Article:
Q: What usually drives team members to willingly follow a project leader?
The willingness from everyone involved to embrace the transformation is the biggest human factor. We don’t walk into a project and tell people “this is what’s going to happen”. We spend a great deal of time working with them to discuss the vision and purpose of the program first. We then work with them to determine the right business solution and how technology can enable it.
When team members understand the vision they are inspired to contribute to the success of the program.
Open and timely communication from the leaders creates a trust-based environment and makes sure the team is engaged and driven by a common purpose. Being a compassionate leader and expressing good work behaviours themselves, leaders will attract a team of right people.
A leader needs to also recognise the importance of a work/life balance. The mental and physical wellbeing of team members is very important. Things like ensuring they have proper breaks and offering flexible work arrangements helps to not only build a great team, but ensures their support for the life of the project.
Q: What do you look for when you’re hiring people for a project team?
Personally, when I build teams, my approach is that you can always train people for technical skills, but you cannot buy attitude. Having expert skills will only get you so far. Cultural compatibility to the organisations values and the project’s work ethics is important. They also need to be willing to learn new skills (which is actually a big bonus for their career) and also willing to share their knowledge with others so the whole project benefits.
Q: Tell me about your company, Liberty IT.
We established Liberty IT Consulting Group in 2016 with a small but great group of highly talented and experienced Information Technology professionals. We are part of a management consulting and recruitment partner ecosystem which collaborates well to create world class consulting solutions. Our clients operate across a diverse set of industries. That said, our core competencies are in the Financial Services Industry. Although our clientele includes some of Australia’s most recognised brands, we are also servicing the needs of a number of smaller clients. We have built the company on agile, “start-up” like principles. We are all very enthusiastic, passionate professionals with high drive and energy. Our flexible engagement model makes business with us easy and straightforward. We currently attract some of the best talent in the market.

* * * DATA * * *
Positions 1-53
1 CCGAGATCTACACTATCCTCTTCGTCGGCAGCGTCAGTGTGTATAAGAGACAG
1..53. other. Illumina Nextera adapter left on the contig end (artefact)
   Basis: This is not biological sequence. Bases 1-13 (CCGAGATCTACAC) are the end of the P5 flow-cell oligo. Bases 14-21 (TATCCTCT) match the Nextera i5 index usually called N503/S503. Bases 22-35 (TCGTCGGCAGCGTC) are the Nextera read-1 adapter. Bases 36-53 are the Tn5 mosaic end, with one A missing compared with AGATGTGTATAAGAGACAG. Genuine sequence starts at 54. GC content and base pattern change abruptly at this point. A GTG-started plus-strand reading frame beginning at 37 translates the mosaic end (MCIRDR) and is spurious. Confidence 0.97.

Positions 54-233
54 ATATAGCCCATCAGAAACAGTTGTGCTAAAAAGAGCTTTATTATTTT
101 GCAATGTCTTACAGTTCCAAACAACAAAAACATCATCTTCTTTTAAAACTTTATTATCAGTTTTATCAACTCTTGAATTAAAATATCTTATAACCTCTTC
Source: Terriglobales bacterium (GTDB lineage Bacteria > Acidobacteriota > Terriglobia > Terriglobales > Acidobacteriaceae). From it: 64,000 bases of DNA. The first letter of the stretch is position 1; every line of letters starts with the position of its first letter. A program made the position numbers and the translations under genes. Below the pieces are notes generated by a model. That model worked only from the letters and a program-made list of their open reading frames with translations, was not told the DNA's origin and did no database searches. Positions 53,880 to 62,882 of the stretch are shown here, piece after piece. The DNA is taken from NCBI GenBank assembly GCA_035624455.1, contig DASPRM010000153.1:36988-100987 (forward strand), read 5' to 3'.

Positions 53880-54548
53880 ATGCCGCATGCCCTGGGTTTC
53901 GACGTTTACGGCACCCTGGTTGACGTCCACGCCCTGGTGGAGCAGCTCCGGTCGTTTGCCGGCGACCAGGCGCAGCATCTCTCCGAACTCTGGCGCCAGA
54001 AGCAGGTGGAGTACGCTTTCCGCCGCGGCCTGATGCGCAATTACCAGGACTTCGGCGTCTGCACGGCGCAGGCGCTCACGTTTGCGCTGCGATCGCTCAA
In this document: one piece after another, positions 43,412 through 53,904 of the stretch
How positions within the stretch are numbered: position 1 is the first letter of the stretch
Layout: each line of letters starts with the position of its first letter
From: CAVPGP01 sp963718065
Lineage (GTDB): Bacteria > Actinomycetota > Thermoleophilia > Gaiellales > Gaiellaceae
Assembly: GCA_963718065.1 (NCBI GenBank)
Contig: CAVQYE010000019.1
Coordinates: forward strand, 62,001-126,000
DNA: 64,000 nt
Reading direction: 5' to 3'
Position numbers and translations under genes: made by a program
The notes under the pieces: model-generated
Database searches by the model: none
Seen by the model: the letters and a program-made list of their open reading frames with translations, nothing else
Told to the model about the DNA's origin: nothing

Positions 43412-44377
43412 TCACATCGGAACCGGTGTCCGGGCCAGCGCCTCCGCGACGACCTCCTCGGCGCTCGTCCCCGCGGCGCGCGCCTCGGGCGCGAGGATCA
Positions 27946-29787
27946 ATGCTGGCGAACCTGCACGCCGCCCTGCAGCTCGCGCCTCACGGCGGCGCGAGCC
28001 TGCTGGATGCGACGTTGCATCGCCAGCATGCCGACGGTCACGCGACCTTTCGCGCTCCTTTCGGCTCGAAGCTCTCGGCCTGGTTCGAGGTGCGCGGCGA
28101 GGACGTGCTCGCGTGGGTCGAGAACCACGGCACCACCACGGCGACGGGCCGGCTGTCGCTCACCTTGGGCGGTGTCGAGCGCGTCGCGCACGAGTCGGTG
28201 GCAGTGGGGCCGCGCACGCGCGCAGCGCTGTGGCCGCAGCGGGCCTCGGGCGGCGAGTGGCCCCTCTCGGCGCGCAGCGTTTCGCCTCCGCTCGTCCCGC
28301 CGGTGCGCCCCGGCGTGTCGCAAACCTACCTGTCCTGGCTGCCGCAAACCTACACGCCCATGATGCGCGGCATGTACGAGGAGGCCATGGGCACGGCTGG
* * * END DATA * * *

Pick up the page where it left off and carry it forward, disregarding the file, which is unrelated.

Q: Why is your relationship with Tech People so important?
In our early days, being the new kids on the block, we knew that our combined expertise and experience would only work if we got our business operations and strategic alliances spot on. With so many businesses in the same IT space, we saw a unique opportunity to align ourselves with Tech People as their longevity is testament to their business’ culture. Our values of experience, quality and ethics are also perfectly aligned. Ours is a true partnership – we’re not trying to outdo each other; we complement each other. We’ve gained a lot from Tech People and we believe they have too.
Tech People know IT recruitment like the back of their hand, and so we look to them for scale expansion and supply of the right people for our large projects. By truly working together, strategically and operationally, our business has been able to grow from the get go and with the right people from the very beginning.
You can find out more about John and his team here: http://www.libertyit.com.au/ and you can find opportunities to join the Liberty IT group on their careers page http://www.libertyit.com.au/careers/.